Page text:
"Repeatedly during [the] interview," Morris reports, Barak spoke of the Palestinians as products of a culture "in which to tell a lie ... creates no dissonance. They don't suffer from the problem of telling lies that exists in Judaeo-Christian culture. Truth is seen as an irrelevant category. There is only that which serves your purpose and that which doesn't." Curiously, Morris, who did more than anybody to dispel official Israeli lies about the war of 1948, does not record his own reaction to these racist stereotypes.
Polite western society no longer tolerates such characterisations of entire cultures, although I suspect things may have changed, at least in the US, since September 11. But in Israel the public denigration of Arab culture was historically acceptable, since, like all colonial movements, Zionism had to dehumanise the indigenous inhabitants of its country of settlement in order to legitimise their displacement. Thus, as many studies have shown, depictions of the Arabs as conniving, dishonest, lazy, treacherous and murderous were commonplace in Israeli school textbooks, as in much of Israeli literature in general.
For the past two decades, however, Israeli society has been going through a profound and wide-ranging process of liberalisation. A great deal of effort was invested, by the upper-middle strata of Jewish Israeli society (the people who voted for Barak in 1999), in the struggle against the mutual stereotyping of Jews and Palestinians.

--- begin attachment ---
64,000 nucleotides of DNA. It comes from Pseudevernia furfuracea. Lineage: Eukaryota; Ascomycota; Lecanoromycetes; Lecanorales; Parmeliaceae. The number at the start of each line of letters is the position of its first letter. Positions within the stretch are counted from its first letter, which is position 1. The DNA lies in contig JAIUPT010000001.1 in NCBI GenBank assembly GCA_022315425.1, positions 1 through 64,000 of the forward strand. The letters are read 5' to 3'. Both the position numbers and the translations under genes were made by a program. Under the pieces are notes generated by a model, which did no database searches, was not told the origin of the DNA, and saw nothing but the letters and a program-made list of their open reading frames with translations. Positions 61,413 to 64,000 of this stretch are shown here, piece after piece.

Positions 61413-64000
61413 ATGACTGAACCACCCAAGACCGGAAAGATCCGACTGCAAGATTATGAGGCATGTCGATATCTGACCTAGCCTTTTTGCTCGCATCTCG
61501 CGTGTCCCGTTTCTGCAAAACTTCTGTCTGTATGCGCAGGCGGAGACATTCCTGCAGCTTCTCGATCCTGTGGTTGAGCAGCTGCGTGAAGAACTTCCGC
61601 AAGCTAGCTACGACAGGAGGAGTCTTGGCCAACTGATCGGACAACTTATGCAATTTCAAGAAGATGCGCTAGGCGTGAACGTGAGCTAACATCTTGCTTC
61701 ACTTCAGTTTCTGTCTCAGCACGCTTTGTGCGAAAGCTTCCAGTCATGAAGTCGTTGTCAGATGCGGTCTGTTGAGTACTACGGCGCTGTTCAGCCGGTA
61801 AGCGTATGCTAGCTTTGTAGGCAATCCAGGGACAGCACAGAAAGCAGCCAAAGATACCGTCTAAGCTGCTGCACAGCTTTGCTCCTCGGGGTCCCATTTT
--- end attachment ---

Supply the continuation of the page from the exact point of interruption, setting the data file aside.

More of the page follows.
A whole industry of "dialogue and coexistence" groups sprouted up. As a result, generalisations such as the ones used by Barak were delegitimised to the point where it became difficult, in classroom situations for example, to make any general statement about a particular group in society. Tragically, all of this was halted by the breakdown of the peace process and the onset of the second intifada.
The question, then, is whether Barak's statements reflect a genuine frustration over the Palestinians' response to his peace efforts; are an effort to cater to changing public opinion; or whether he held this view of the Palestinians all along.
As chief of staff of the Israeli Defence Force, he opposed the Oslo accords, and as minister of the interior in Yitzhak Rabin's cabinet he abstained in the crucial vote on the Oslo II agreement. When he took office as prime minister he reneged on the commitments undertaken by his predecessor, Benjamin Netanyahu, in the Wye Plantation agreement, to further withdraw from occupied Palestinian territory. And throughout his tenure as prime minister he refused to abide by any clause of the Oslo agreements that mandated further Israeli "concessions" to the Palestinians. This behaviour is perfectly understandable if the Palestinians are all pathological liars and agreements signed by them are not to be trusted.
During Barak's year and a half in office as prime minister, he kept warning that Israel was like a ship heading towards certain collision with an iceberg, and that his peace efforts were crucial for avoiding a catastrophe. Unfortunately, what is revealed in the Morris interview is that the captain of the ship may have been blinded by prejudice, so that instead of avoiding the iceberg he sailed full steam ahead right into it.
Yoav Peled teaches political science at Tel Aviv University. He is co-author, with Gershon Shafir, of Being Israeli: The Dynamics of Multiple Citizenship (CUP).
· Israel/Palestine: The Way Forward, a Guardian discussion with Yasser Abed Rabbo and Yossi Beilin takes place at Church House, Dean's Yard, Westminster, London SW1 on Wednesday May 29 at 2pm. Entrance by ticket only (£10); call 020-7494 5551